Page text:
UK House of Lords Asks About UK Government Response to Situation in Central African Republic

Dec. 2013: U.S. military aircraft were dispatched to transport Burundian forces to Bangui, Central African Republic, in support of an African Union effort to quell violence there.
January 16, 2014

Last Thursday, the UK House of Lords briefly discussed the situation in the Central African Republic. The discussion was initiated by Baroness Berridge who asked the UK government what is their response to the failure of the transition government and the growing crisis in the Central African Republic.

PN member Dr. John Sentamu, the Archbishop of York, asked the House of Lords to acknowledge “that the scale of the crisis is very large”, and warned it could lead to genocide if nothing was done.

“I am grateful for what the Government are doing in response to this particular crisis, but will they use their offices in the European Union to make sure that all nations take part in dealing with this rather appalling situation?”, he asked. “I am not confident that the African Union actually has the capacity to deal with the situation, much as it is on the ground. I hope the Minister can give us some comfort by confirming that the Government are talking to our European allies to ensure that whatever is needed is provided.“

Baroness Warsi, the Senior Minister of State, Department for Communities and Local Government & Foreign and Commonwealth Office, responded that, “an options paper has been circulated which is currently under discussion” and that the government is “going back to the United Nations Security Council Resolution 2127 from December, which agreed that it was appropriate for the African Union to lead on this and for the French troops to carry on with their deployment.”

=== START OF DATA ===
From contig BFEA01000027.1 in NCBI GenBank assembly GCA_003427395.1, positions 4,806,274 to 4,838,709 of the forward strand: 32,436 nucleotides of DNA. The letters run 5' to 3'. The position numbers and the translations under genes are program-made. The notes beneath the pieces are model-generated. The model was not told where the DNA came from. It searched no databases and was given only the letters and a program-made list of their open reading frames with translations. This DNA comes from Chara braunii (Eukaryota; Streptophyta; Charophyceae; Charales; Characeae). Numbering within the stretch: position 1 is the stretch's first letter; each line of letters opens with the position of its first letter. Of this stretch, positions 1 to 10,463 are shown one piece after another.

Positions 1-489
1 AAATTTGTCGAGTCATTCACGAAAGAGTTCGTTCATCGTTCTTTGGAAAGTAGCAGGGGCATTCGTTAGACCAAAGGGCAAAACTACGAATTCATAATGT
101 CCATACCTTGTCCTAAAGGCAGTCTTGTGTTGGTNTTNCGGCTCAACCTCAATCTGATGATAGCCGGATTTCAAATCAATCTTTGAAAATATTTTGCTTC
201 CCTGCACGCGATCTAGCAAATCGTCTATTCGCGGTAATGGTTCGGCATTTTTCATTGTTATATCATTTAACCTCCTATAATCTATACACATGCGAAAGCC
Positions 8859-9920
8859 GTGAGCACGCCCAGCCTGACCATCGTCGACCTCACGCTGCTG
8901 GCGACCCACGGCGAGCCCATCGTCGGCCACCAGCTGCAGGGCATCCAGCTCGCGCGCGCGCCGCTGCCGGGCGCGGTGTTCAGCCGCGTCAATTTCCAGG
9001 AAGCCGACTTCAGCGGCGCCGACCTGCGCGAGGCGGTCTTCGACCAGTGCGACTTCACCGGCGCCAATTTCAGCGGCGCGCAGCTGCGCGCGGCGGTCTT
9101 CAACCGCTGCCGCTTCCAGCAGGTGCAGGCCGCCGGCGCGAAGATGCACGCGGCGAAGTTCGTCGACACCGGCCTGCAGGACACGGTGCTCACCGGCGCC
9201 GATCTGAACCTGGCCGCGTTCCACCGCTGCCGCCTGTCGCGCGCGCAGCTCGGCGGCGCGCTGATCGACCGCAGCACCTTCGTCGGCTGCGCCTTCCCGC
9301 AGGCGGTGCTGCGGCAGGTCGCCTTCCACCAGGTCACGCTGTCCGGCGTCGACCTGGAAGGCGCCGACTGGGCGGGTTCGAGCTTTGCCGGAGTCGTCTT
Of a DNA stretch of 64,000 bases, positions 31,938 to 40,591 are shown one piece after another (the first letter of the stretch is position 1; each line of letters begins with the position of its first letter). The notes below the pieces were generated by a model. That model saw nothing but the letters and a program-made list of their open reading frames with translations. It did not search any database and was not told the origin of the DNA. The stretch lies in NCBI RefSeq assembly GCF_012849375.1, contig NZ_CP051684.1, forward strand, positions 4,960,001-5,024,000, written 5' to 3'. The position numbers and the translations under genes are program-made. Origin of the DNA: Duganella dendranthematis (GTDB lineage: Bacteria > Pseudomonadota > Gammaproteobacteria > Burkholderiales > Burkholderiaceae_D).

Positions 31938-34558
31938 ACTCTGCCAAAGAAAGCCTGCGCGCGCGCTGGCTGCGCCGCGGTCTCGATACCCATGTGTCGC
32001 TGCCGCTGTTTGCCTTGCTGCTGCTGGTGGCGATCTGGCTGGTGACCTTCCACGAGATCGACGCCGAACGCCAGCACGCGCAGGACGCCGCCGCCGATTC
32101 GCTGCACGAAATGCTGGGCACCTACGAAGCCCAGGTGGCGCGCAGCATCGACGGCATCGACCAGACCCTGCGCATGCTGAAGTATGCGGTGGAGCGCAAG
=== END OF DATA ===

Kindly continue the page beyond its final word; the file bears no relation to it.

PN member Lord McConnell of Glenscorrodale pointed out the “need for action afterwards, following any stabilisation, both to build the capacity of the state in the Central African Republic and to try to promote reconciliation between the Christian and Muslim communities, which at the moment are tearing each other apart.” State building and reconciliation will be very important in the aftermath of the current crisis, he said, and was wondering whether “the Conflict Pool or the Building Stability Overseas Strategy of the UK Government [can] make a contribution”.

For Baroness Warsi, the current priority is to “deal with the immediate violence.” Despite the transitional appointments of the president and prime minister, and the prospect of elections within 18 months of April last year, the violence has not stopped under the transitional government.

Therefore, the transitional parliament wants to make a decision on a new interim president on Monday, January 20, 2014, and by February 2015, further elections should take place “with a process behind them for political discussions”, said Baroness Warsi. “It may well be that at that stage, it will be right for the UK to be involved in the stabilisation work”, she concluded.


Source: UK Parliament Homepage.

For more information about the candidates running for interim president, please click here.

For more background information, please click here.


Photo by U.S. Department of Defence Current Photos.

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